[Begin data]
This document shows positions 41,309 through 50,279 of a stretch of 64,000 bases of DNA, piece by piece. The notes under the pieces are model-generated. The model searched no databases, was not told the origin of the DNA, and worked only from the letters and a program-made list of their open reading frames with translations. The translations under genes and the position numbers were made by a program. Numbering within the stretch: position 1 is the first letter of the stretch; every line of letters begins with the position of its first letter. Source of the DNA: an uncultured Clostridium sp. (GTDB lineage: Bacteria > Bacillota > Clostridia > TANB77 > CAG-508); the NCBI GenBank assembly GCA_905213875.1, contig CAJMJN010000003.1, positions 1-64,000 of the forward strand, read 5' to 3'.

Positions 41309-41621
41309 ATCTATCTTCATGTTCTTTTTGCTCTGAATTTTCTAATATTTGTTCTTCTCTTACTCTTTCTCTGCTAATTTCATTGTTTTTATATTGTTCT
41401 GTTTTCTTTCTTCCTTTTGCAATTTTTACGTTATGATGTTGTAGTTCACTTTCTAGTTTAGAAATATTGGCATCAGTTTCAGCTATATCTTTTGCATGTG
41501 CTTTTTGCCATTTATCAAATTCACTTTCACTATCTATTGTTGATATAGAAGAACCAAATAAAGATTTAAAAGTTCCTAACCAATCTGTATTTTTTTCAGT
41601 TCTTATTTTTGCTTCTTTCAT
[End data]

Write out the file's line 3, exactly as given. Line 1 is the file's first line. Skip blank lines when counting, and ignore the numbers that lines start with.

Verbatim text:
41309 ATCTATCTTCATGTTCTTTTTGCTCTGAATTTTCTAATATTTGTTCTTCTCTTACTCTTTCTCTGCTAATTTCATTGTTTTTATATTGTTCT